The United States Of Innovation
We crunched the numbers, beginning by assessing the Bureau of Labor Statistics’ launch rate of all private-sector businesses, as well as the Kauffman Index of Entrepreneurial Activity’s percentage of people who are starting new businesses and how that percentage changed over time. Then, to see the health of young firms in particular, we tallied the percentage of jobs contributed by those less than three years old and how that percentage changed over the past five years. To analyze the self-described startup community, we incorporated the health and growth rate of Startup America members and a tally of AngelList and Fundable members.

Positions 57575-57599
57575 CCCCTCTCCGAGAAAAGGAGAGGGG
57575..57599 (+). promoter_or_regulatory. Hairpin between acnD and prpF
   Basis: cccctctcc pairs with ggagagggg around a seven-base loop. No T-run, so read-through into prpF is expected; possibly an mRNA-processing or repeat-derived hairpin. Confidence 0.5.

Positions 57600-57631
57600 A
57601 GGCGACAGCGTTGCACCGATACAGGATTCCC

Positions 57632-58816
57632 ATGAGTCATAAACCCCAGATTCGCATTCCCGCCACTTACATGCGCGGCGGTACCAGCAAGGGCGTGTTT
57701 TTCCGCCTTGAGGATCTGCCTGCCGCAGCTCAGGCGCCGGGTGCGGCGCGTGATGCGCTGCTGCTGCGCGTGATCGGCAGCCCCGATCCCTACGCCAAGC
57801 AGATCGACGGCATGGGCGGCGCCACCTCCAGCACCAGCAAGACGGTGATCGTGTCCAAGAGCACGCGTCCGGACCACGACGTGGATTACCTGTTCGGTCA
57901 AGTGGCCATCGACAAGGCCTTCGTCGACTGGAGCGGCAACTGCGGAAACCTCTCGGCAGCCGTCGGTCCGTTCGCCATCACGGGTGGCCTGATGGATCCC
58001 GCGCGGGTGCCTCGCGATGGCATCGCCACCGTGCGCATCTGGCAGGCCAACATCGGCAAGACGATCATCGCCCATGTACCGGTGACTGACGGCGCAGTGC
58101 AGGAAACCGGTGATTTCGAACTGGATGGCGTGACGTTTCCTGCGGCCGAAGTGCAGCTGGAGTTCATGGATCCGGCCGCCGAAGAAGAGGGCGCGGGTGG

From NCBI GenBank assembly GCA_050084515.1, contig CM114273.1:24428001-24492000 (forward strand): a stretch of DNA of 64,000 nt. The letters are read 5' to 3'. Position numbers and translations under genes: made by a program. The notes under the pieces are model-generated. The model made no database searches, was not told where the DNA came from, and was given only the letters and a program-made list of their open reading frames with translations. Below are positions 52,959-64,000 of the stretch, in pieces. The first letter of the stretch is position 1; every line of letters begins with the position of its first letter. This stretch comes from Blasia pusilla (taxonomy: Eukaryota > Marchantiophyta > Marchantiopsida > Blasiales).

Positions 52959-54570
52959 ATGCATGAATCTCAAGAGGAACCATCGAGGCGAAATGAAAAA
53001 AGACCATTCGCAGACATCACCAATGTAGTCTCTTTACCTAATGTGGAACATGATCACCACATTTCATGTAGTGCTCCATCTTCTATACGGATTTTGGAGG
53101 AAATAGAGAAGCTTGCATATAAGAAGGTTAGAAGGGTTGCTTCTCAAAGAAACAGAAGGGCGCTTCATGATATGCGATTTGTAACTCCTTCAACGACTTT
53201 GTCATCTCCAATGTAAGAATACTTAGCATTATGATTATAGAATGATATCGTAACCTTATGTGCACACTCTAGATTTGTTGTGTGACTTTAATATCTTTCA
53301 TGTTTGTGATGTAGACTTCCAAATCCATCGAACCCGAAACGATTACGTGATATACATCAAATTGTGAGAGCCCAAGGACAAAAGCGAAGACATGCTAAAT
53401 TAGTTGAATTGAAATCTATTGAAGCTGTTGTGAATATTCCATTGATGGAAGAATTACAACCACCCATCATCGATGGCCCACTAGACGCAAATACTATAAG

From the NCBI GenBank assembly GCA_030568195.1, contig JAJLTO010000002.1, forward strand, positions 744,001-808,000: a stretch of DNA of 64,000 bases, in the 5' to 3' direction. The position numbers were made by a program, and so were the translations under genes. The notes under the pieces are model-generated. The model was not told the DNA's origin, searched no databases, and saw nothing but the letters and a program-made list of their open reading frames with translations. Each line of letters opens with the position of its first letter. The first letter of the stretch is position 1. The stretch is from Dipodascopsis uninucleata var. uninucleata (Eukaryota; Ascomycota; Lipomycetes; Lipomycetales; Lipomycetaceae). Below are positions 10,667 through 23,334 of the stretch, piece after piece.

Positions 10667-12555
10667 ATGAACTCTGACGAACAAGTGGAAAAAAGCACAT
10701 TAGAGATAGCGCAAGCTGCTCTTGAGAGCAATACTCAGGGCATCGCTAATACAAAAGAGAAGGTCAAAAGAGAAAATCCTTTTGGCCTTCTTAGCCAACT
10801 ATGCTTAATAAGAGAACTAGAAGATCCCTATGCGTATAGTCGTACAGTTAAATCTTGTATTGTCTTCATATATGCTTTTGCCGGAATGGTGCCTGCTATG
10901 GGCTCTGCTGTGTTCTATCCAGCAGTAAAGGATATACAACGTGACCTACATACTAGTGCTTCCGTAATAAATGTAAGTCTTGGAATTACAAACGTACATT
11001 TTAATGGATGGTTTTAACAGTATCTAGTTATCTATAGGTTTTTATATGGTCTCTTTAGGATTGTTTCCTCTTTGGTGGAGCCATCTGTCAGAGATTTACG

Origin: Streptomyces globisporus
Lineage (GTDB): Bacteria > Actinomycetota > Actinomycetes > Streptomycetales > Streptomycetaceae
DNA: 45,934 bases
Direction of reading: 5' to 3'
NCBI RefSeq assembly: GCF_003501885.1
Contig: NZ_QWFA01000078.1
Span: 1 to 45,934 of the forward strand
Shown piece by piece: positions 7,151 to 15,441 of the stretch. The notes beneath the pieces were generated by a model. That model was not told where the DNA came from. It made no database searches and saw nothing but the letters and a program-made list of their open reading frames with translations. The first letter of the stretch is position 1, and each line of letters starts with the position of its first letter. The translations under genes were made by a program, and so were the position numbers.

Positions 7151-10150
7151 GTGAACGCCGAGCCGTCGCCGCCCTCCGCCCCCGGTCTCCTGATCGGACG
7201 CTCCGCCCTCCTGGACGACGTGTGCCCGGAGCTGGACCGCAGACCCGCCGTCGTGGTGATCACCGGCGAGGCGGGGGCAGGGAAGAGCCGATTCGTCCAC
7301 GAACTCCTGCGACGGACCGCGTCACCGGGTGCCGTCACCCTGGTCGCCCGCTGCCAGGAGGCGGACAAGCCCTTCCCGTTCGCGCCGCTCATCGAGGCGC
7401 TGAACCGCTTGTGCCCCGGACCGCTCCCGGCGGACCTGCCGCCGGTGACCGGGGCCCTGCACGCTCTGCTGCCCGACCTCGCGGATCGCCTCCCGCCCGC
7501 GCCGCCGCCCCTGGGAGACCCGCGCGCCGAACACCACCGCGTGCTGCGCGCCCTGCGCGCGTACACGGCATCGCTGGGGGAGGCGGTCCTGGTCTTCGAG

The result is a list with California near the top, as expected, but with new arrivals above it. Some developing startup cultures, like Iowa’s, weren’t yet reflected in the numbers, and some longtime hot spots like Massachusetts dropped down. “It used to be that there was only a small number of places like this, of which Boston and Silicon Valley have a long history of being leaders,” says Scott Stern, professor at MIT’s Sloan School of Management. But as they multiply, “that’s a real bright spot if you want to have confidence in the economy.”
Read on to see how innovation is happening all over, and how your own community can learn from the winners.
Which states that are lesser known for their start up communities do think made the top ten?